27 de julio de 2016

Learned Societies and the Circulation of Knowledge, c.1750-2000

Call for Expressions of Interest: Learned societies and the circulation of knowledge, 1750-2000
From Aileen Fyfe and Jenny Beckman
*Please cross-post and circulate*

Are you interested in the history of the publications of a learned society or national academy – or do you know someone who is? We are planning to seek funding for a research network to compare the roles of different learned societies and national academies in the circulation of knowledge. From our own work on Britain and Sweden, we know that societies and academies have long been key players in the publication and circulation of research (especially in journals); and that these institutions typically organised their publishing operations in a manner quite different from that of the regular publishing trade. Societies and academies were motivated by a variety of non-financial goals, such as institutional reputation, national glory and the allegedly disinterested advancement of scholarship; and they used distribution methods that were quite distinct from those of the regular trade, such as gift programmes and institutional exchanges. In these days of debates about Open Access, and the growing desire to create a sustainable, non-profit-driven model for academic publishing, it seems appropriate to take a closer look at the ways in which learned societies and academies managed this in the past.

We seek collaborators with knowledge of the publishing programmes of other scholarly institutions, in Europe or elsewhere; and we are particularly interested in the nineteenth and twentieth centuries (say, 1750 onwards). Our hope is to acquire funding for a couple of research workshops in 2017 and 2018, where we can compare the experiences of different countries and institutions, and consider changes over time. We are not (currently) intending to seek major funding to support new research, so we are looking for people who already know something about learned societies and their publications.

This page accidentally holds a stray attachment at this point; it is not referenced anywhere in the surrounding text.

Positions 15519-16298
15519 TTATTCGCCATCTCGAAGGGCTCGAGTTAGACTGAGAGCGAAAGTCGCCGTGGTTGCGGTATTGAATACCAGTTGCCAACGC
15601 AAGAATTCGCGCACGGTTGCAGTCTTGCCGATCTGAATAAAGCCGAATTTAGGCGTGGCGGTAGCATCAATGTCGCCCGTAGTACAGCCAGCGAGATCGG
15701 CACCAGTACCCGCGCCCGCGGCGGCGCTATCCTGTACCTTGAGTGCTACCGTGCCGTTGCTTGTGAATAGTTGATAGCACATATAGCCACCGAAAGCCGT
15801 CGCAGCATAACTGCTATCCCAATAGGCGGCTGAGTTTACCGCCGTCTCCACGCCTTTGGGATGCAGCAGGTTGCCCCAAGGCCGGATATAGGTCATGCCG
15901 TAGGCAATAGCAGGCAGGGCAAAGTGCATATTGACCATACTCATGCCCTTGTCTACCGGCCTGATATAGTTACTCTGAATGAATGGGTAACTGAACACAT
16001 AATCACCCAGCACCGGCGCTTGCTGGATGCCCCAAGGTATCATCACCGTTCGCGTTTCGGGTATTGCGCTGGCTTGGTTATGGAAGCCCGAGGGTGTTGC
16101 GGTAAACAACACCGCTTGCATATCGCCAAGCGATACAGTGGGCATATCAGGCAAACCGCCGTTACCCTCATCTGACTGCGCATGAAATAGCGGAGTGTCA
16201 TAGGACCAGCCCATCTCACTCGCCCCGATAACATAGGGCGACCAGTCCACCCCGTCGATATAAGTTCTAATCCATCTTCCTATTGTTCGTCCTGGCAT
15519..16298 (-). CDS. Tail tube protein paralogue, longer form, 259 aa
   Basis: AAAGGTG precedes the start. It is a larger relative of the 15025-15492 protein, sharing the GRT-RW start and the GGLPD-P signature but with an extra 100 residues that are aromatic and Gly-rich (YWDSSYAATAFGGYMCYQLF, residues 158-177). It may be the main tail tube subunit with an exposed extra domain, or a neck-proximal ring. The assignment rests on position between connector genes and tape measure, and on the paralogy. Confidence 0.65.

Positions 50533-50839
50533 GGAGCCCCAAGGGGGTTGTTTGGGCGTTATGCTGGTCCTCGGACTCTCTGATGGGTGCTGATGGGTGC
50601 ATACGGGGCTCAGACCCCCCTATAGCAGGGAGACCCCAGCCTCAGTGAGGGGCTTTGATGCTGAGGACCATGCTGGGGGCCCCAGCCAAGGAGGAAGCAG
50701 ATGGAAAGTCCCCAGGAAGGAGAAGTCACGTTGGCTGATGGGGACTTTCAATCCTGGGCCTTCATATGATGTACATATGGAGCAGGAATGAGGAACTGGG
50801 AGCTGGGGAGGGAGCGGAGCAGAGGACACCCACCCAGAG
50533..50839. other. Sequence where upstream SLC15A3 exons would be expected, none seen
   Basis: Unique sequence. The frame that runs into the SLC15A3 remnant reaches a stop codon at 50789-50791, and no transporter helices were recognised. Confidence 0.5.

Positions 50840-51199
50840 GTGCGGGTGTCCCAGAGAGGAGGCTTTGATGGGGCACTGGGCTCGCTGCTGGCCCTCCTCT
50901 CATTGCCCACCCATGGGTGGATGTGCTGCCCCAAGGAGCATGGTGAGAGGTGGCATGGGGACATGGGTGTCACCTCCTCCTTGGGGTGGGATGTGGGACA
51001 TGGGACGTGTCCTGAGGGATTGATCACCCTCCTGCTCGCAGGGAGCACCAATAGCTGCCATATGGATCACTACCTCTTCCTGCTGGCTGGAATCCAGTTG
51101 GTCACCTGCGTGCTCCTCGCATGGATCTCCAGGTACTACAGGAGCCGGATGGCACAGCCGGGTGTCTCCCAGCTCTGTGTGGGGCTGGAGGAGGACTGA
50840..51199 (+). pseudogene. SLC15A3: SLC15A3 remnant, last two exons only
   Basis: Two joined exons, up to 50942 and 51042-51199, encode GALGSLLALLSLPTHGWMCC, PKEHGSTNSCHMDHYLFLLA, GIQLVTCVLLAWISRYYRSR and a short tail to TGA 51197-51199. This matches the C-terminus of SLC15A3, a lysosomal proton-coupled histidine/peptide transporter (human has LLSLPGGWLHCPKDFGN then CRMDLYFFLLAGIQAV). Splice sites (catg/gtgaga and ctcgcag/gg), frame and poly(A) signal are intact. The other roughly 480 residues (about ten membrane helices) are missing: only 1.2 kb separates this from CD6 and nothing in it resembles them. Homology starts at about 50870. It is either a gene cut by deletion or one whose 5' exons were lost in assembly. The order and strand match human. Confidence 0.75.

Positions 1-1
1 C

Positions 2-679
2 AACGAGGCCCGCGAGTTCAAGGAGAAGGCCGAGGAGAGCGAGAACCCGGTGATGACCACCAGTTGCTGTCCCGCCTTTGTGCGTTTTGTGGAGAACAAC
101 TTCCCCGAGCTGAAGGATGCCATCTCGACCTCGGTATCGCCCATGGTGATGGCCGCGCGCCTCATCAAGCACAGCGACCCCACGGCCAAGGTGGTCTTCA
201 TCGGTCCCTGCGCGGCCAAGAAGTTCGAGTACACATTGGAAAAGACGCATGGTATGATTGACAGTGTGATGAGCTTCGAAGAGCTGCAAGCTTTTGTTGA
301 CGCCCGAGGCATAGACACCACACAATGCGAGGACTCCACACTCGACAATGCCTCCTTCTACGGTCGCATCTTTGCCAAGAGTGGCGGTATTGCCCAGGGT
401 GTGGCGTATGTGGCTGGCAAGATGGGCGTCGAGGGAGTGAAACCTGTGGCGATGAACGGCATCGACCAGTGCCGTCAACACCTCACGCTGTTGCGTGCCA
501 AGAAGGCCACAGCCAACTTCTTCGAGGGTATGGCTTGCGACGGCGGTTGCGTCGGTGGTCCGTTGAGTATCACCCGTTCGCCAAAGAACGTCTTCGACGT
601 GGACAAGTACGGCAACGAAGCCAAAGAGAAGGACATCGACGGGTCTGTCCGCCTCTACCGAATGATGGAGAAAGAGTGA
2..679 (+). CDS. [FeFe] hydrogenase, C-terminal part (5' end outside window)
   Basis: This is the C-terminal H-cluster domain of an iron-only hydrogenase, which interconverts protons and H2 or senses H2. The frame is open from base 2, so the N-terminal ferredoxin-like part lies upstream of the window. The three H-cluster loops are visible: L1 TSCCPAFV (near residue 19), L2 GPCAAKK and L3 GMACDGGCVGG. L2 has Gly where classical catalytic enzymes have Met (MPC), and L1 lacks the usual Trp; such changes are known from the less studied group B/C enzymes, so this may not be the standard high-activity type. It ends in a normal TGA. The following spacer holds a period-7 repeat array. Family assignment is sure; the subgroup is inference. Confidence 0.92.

Issues we would like to investigate include:
• How was the production managed? (Did the academy have a printing press in the basement? Or did it contract with a local bookseller? Did it have special printing privileges?)
• What type of publication(s) did the institution produce (format, periodicity), carrying what type of content (preliminary results, lengthy papers, letters, news, reviews)?
• How was the editorial process managed? (By a sole editor or a committee? Seeking referees’ opinions in person, or in writing, or not at all? Did fellows/members of the institution have special access to the journal?)
• How were the publications circulated, in what numbers, and to where? (Through the book trade? Free to fellows/members? Donated to educational institutions? Exchanged with libraries of other academies? Locally, nationally or internationally?)
• How was the publishing programme supported financially? (By members’ fees or the institutional endowment? By government grants or industrial donors? By sales?)
• Were there other ways in which the societies and academies promoted the circulation of knowledge? (e.g. by facilitating correspondence between scholars, thanks to state-granted postal privileges? Or by negotiating exemptions from customs import duties on international scientific journals and correspondence?)

If you are potentially interested in being involved in this project, please get in touch with us before August 31. You are very welcome to forward or cross-post this message, or to suggest people we should contact.

We also hope to include representatives of contemporary society/academy publishing programmes, so suggestions of suitable individuals (and an indication of why their perspective would be valuable) would also be appreciated.

Dr Aileen Fyfe (St Andrews), akf@st-andrews.ac.uk

Dr Jenny Beckman (Uppsala), Jenny.Beckman@idehist.uu.se